In another ward, I attended a Sunday School class where we played a jeopardy style game and one of the questions was "How many wives did Jesus have?" (the answer caused a minor argument since people obviously disagreed on the number).

Oooh -- fun thread topic.  I'm really surprised those presiding allowed the question.

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2 minutes ago, JLHPROF said:

Oooh -- fun thread topic.  I'm really surprised those presiding allowed the question.

I feel so bad for your poor missionaries. 

44 minutes ago, The Nehor said:

No, the third game in the series.

:P

I approve. I'm a fan of CKII but I haven't tried CKIII because II is so cheap on Steam. 

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8 minutes ago, webbles said:

Probably the only reason they would be in the minority is because a huge percentage of the church members were baptized in the last few years :)

Pretty much every one I know well in real life knows much of the "true church history, practices, and teachings".  And I'm not shy talking about some of my polygamous stories.  I find them absolutely fascinating and share them in church, family, and social gatherings.

I think there are a lot more members that have harmonized the "true church history, practices, and teachings with their testimonies and current church teachings" than you are giving credit.  I was in a fast and testimony meeting when a much older woman got up and bore her testimony on polygamy and talked about some of the hardship.  In another ward, I attended a Sunday School class where we played a jeopardy style game and one of the questions was "How many wives did Jesus have?" (the answer caused a minor argument since people obviously disagreed on the number).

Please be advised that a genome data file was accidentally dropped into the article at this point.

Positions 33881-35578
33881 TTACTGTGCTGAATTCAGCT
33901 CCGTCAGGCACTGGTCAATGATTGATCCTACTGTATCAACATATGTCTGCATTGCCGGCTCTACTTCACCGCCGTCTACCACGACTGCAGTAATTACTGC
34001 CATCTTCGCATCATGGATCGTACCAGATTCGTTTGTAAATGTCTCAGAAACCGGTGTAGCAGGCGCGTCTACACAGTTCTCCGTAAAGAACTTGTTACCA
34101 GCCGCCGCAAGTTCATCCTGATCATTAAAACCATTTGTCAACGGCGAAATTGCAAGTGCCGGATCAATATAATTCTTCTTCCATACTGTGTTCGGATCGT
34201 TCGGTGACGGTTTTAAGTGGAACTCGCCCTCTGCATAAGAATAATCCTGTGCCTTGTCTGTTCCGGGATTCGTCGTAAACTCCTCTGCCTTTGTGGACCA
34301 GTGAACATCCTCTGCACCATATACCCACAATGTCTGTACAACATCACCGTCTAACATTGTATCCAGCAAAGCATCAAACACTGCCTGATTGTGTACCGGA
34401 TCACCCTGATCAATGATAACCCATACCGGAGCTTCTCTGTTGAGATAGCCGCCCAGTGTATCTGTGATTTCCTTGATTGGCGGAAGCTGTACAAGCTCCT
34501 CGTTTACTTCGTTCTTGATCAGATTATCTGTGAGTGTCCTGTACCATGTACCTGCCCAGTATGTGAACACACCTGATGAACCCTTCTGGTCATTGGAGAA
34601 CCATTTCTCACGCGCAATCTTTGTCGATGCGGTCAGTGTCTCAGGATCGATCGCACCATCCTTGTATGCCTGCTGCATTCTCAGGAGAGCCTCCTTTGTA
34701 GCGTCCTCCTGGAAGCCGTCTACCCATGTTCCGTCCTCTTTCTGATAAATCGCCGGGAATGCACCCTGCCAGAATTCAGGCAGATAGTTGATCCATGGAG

Are you in Utah?

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15 hours ago, OGHoosier said:

Good take in my opinion. 

A few of the more convincing reasons I've heard for polygamy:

1. Cultural divisor. The Saints needed something to set them apart as a community from the broader world. 

2. Cultural unifier. The backlash to the Manifestos highlighted the fact that polygamy had sunk into the Saint's "peculiar people" identity. I can see such a peculiar identity being necessary in keeping things together in the early days. And for obvious reasons the unifying factor could not be something anodyne...or else there would be nothing "peculiar" about it. 

3. Abrahamic trial. The Church is receiving the same exact covenants Abraham did after all.  Literally the same. 

4. Getting the Church weaned off conventional socially-constructed morality structures and into a more divine-dependent frame of mind regarding ultimate morality. Cf. 1 Nephi 3. 

That might all be well and good if the divisor/unifier/trial/unconvention was moral. But how can it be moral when it is wrought through deception at all levels? How is it immoral when it is wrought through coercion?

In any other context, what do we call it when an authority figure draws people together by getting them to do bad things together? Whatever qualities it may have that enhance group cohesion, it is still unhealthy.